PiPicoMite03

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Tindie-mediums.png

  • Assembled board will ship as

PiPicoMite03 P18397-720px.jpg

Card Versions[edit]

  • There are three versions of this card
    • PiPicoMite01
      • Has 16-bit port I/O expander
      • 120x70mm with (4) 6-32 mounting holes
    • PiPicoMite02
      • Has 32-bit port I/O expander(s)
      • 95x95mm with (4) 6-32 mounting holes
    • PiPicoMite03 (this version)
      • 99.5x69.5mm - Fits into extruded Aluminum Enclosure
      • Fully functional, reduced cost

Features[edit]

  • Raspberry Pi Pico
    • Spare Pico pins brought to headers
      • Spare Pico pin marking on rear
  • VGA
    • 640x480 monochrome resolution
    • 320x240 colour resolution
    • 1:2:1 - R:G:B - 16 colours
  • PS/2 Keyboard
    • 5V to keyboard with voltage translator on clock/data lines
    • Does not require a keyboard that runs at 3.3V
  • SD Card
  • Stereo audio
  • 5V power input on USB B
    • Power only (not data)
    • Measured 40 mA at 5,24V in
  • 99.5mmx69.5mm outline
    • Board is designed to fit into Aluminum Project Box Enclosure DIY 100*76*35mm - ebay search
    • VGA, USB B (Power), 3.5mm Audio on one end
    • Keyboard, SD card on the opposite end
  • Optional DS1307 Real time Clock (RTC) / Digital Thermometer
    • On I2C1 bus (I2C2 from MMBASIC)
    • 27 x 28 x 8.4mm
    • DS1307 RTC
    • DS18B20 Digital Thermometer

BASIC Interpreter[edit]

The PicoMiteVGA boots straight into the MMBasic prompt. At which point you can enter, edit and save the program, test BASIC commands and run the program.

MMBasic is a Microsoft BASIC compatible implementation of the BASIC language, originally written by Geoff Graham and enhanced and ported to the Pico by Peter Mather, who also designed the original PicoMite on which this design is based. It is full featured with floating point, 64-bit integers and string variables, long variable names, arrays of floats, integers or strings with multiple dimensions, extensive string handling and user defined subroutines and functions. Typically it will execute a program up to 100,000 lines per second. Embedded compiled C programs can be used for even higher performance.

Using MMBasic you can use communications protocols such as I2C or SPI to get data from a variety of sensors. You can save data to an SD card, measure voltages, detect digital inputs and drive output pins to turn on lights, relays, etc.

The emphasis with MMBasic is on ease of use and development. The development cycle is very fast with the ability to instantly switch from edit to run. Errors are listed in plain English and when an error does occur a single keystroke will invoke the built in editor with the cursor positioned on the line that caused the error.

MMBASIC Credits[edit]

Peter Mather led the project, ported the MMBasic interpreter to the Raspberry Pi Pico and wrote the hardware device drivers. Geoff Graham wrote the MMBasic interpreter and the manual. Mick Ames wrote the PIO compiler and its corresponding documentation. The VGA driver code was derived from work by Miroslav Nemecek.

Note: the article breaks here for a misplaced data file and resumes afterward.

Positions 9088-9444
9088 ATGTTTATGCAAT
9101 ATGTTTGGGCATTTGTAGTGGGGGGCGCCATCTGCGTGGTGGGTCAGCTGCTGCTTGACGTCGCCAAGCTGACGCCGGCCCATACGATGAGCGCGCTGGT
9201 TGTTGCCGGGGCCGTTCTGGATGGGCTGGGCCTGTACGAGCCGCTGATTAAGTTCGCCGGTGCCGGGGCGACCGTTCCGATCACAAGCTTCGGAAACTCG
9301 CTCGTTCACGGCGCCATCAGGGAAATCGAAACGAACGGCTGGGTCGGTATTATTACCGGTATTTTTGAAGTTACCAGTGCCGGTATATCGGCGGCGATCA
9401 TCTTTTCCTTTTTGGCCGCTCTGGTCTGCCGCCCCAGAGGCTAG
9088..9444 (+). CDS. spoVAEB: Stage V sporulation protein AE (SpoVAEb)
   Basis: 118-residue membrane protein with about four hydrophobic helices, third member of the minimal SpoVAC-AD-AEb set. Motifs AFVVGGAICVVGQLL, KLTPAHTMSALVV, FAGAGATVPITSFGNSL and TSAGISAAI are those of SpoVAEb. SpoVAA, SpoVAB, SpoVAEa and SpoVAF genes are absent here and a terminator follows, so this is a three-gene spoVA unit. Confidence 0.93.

Raspberry Pi Pico Pinout (Reference)[edit]

PiPico Pins.PNG

Pin Marking on Rear[edit]

PiPicoMite03 P18400-720px.jpg

Schematic[edit]

Connectors / Headers[edit]

PicoMite03 Rev1 CAD.PNG


J1 - VGA[edit]

The VGA output is 640 x 480 pixels in monochrome mode or 320 x 240 pixels in colour mode with 16 colours (1 bit for red, 2 bits for green and 1 bit for blue). The VGA output is generated using the second CPU on the RP2040 processor plus one PIO channel so it does not affect the BASIC interpreter which runs at full speed on the first CPU. A handfull of components (resistors and a couple of diodes) is all that is required to connect the VGA monitor.

From within your BASIC program you can turn pixels on/off and draw lines, boxes and circles in any colour. Text can be positioned anywhere on the screen and displayed in any colour in a variety of fonts.

The built-in editor within MMBasic works perfectly with the VGA monitor and PS2 keyboard to allow programs to be edited (with colour coded text) and saved to an SD card.

Mode 1 (640x480 monochrome) and mode 2 (320x240 16-colours).

OPTION COLOURCODE ON

PiPicoMite03 J1-VGA.PNG

J2 - USB B Power Connector[edit]

PiPicoMite03 J2-5V.PNG

  • Full size USB B connector
  • No USB signal connections, just used for power

J3 - PS/2 Keyboard[edit]

The PS2 keyboard connects to the Raspberry Pi Pico via a level shifter and works as a normal keyboard with the function keys and arrow keys fully operational. It can be configured for the standard US layout used in the USA, Australia and New Zealand or specialised layouts used in the United Kingdom, Germany, France and Spain.

  • 5V keyboard (VSYS)

PiPicoMite03 J3-KBD.PNG

J4 - Audio[edit]

OPTION AUDIO GP6, GP7
PLAY WAV "file.wav"
PLAY STOP

PiPicoMite01 J4 Audio.PNG

H1 - I2C1, RTC[edit]

PiPicoMite03 H1-RTC.PNG

  1. VBAT (N/C)
  2. GND
  3. VCC
  4. I2C1_SDA (GP14)
  5. I2C1_SCL (GP15)
  6. DS (GP5)
  7. SQ (M/C)

RTC / Digital Thermometer[edit]